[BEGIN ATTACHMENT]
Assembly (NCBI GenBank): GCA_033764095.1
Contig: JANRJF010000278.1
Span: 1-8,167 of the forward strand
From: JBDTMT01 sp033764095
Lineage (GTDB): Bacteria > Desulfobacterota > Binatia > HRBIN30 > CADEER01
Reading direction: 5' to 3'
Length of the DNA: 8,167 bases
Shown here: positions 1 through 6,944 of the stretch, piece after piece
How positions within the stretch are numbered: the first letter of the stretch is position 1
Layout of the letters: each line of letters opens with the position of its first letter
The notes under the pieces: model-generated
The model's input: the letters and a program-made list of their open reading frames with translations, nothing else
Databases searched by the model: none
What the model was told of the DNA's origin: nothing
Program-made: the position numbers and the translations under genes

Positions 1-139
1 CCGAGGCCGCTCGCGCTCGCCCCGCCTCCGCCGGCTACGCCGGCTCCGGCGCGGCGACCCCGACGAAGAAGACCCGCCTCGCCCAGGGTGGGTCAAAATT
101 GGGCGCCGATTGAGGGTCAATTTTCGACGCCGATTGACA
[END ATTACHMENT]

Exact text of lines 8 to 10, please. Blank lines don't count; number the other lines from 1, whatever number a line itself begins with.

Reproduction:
Shown here: positions 1 through 6,944 of the stretch, piece after piece
How positions within the stretch are numbered: the first letter of the stretch is position 1
Layout of the letters: each line of letters opens with the position of its first letter